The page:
Following the release of the first film, a glut of Addams Family themed media hit the market. There was a new cartoon series (That no one watched), and a deluge of tie-in video games, released for pretty much every console under the sun. The first Addams Family game (based on the first film), was basically another platform game, and really unremarkable, all things considered. This was followed up by Puggsley s Scavenger Hunt, which on the NES, was the EXACT SAME game as the first Addams Family title, only with the sprite of Gomez switched out for one of Puggsley. Addams Family Values on the SNES and Genesis, however, may just be one of the most shockingly GOOD games on either system, as both versions play out in a top down, Zelda like action adventure. If you ever wanted to play a GOOD version of the SNES Jurassic Park game, then I definitely think Addams Family Values is a title worth hunting down.
With the sudden death of Raul Julia in 1994, it was pretty much determined that the film series would not continue. As such, the popularity of the franchise began to wane, and it was not until 1998 that another big-time shot at recreating the Addams Family came to fruition.

The New Addams Family was, in a word, TERRIBLE. A daily show on the up start ABC Family channel (which had some good programming, by and large), the show replaced the legendary title theme with this weird ass Calypso beat, and the humor just was not there. If you want to talk about how forgettable the show was, consider this: I remember eating a bag of Oreos with the show insignia plastered on the package, but I cannot recall a SINGLE episode of the series. Needless to say, it did not last very long, even though it did result in at least one video game (a Game Boy Color release that even an aficionado of the obscure such as myself has never heard of).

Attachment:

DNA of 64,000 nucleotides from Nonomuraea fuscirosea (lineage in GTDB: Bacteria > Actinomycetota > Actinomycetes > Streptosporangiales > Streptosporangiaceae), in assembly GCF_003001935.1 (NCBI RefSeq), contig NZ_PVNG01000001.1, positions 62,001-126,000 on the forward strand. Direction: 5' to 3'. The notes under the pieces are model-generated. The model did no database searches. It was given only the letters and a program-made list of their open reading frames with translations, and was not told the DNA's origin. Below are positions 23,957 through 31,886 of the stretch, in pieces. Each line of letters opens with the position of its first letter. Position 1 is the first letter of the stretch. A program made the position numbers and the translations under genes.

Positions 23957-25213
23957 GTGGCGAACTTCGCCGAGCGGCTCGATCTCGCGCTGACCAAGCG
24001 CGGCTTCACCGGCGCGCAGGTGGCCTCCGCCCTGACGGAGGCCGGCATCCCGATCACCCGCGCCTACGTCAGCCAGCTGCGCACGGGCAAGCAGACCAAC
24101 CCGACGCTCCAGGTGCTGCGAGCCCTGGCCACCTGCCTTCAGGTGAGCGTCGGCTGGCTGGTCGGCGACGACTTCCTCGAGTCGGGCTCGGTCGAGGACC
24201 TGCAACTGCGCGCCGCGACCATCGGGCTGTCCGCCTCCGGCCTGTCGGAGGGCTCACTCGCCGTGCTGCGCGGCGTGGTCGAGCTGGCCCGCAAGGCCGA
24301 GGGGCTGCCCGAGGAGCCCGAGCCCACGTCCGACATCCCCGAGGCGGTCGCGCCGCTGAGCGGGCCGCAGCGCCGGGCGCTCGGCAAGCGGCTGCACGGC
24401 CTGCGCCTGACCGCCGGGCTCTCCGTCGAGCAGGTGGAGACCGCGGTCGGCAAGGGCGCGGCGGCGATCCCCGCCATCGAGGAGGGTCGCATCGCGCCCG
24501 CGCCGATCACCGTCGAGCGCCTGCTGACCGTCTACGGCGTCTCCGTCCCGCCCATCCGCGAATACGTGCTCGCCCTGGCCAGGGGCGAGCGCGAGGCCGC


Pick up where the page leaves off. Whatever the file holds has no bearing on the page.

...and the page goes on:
Since, there have been a couple of attempts to revive the series, mainly in the form of straight to video movies and the occasional TV special. Regardless, nothing released since has really stuck, and the franchise seems to be stuck in limbo yet again, anxiously awaiting another opportunity to be reinvented, repackaged or re-established.